One way and another, my thoughts recently have been much occupied with what it means to be Anglican. I have a rather alarming sermon to preach for Inclusive Church here on Saturday, for one thing, while yesterday I attended a training day on Anglicanism, lead by Favourite Canon D and the redoubtable Richard Giles. I’ll blog this properly later – but first I want to lead you up a side road which intrigues me.
Soon after my arrival at St M’s, I visited a lady in the congregation who no longer attends church regularly. However, St M’s has long been part of her life and that of her family, and she is saddened at the decline in younger families attending the main Sunday Eucharist.
I found her proposed solution to this problem somewhat startling… Promise not to laugh? It was just two words “Choral Matins”!
I had to confess that I’d not thought of this as a mission tool,- despite my own roots in the English choral tradition… Matins just didn’t work for me when I was exposed to it regularly (the year of my teenage rebellion –when I abandoned my parents’ Anglo Catholic church for the Protestant Evangelical one down the road,- and found Matins in place of the Eucharist as the main Sunday diet) and in my theology the Eucharist is the most helpful way in which to gather the people of God in worship.
However, I did think of her and smile on Saturday as I joined the congregation for the Royal School of Church Music Diocesan Festival in Gloucester. I know she would have approved, for there were literally hundreds of young choristers present,- some so small that in cassock and surplice they looked as if they might have slipped out of a Christmas card, others at the peak age of teenage disaffection, who sauntered in, trying their utmost to look bored, but then sang with the sort of commitment that leaves no room for confusion. The standard of music-making was impressive, and the choice of music a delight (from Vittoria “O Quam Gloriosam” through the Hallelujah Chorus to one of my all time loves, Elgar’s “The Spirit of the Lord is upon me”) but best of all was the atmosphere of concentrated joy about the place. These kids were proud of leading worship in their Cathedral, proud that they could sing so well, immersed in every way in what was going on. Glowstick Knight (who claims to be LoudBoy no longer) was one of quite a number who received Dean’s or Bishop’s Chorister awards – signs that there is personal as well as corporate commitment here, since the exams involve quite a lot of preparation and understanding of worship as much as music. All in all, it was a thoroughly Good Thing to be there – though truly bizarre when the exit of the choir (some 400 strong) meant that the Cathedral was all but empty!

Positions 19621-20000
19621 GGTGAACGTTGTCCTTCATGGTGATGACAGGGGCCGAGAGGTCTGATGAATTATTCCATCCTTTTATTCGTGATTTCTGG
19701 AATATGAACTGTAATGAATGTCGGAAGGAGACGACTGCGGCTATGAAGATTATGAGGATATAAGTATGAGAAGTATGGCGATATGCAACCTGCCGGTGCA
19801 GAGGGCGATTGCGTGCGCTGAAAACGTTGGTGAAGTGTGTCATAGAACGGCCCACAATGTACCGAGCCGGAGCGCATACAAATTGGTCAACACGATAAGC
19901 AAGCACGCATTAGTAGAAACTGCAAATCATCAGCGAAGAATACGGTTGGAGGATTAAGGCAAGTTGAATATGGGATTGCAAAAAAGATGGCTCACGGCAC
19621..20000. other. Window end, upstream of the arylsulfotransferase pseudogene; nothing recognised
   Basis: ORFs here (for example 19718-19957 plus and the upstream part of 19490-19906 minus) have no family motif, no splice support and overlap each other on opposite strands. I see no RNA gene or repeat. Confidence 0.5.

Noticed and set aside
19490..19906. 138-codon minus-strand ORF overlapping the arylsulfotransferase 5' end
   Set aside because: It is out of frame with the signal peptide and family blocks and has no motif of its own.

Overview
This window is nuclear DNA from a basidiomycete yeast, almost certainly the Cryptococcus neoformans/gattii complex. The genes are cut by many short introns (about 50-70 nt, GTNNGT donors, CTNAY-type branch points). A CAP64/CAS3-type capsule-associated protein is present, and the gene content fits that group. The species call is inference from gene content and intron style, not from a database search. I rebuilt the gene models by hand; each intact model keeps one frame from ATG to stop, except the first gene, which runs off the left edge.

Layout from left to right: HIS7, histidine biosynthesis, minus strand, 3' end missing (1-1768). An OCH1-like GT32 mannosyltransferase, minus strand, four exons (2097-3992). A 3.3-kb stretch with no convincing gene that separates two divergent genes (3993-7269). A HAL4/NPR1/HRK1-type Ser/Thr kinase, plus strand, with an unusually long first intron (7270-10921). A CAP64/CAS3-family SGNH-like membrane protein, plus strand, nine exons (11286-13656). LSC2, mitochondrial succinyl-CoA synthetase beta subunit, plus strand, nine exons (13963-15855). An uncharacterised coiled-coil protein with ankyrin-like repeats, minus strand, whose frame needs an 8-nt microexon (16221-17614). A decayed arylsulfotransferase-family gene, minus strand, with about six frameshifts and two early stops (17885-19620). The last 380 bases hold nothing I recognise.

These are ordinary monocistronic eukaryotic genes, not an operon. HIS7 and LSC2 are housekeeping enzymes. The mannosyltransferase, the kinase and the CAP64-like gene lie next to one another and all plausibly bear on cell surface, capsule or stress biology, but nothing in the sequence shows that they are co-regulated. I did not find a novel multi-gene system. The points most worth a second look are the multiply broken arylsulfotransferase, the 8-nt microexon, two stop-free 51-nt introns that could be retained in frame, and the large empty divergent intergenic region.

Yesterday I was talking about this with two colleagues at a training day,- guys who are both young and cool! One of them shared the pleasure he had taken in being a teenage chorister,- though his subsequent route to ministry has taken him along completely different tracks. We agreed that this was a baby that shouldn’t be thrown out with the bathwater…Not Choral Matins, perhaps (!!) but the fact that there are so many children and youth who still choose to spend time engaged in something as deeply untrendy as membership of a church choir is a blessing we shouldn’t overlook.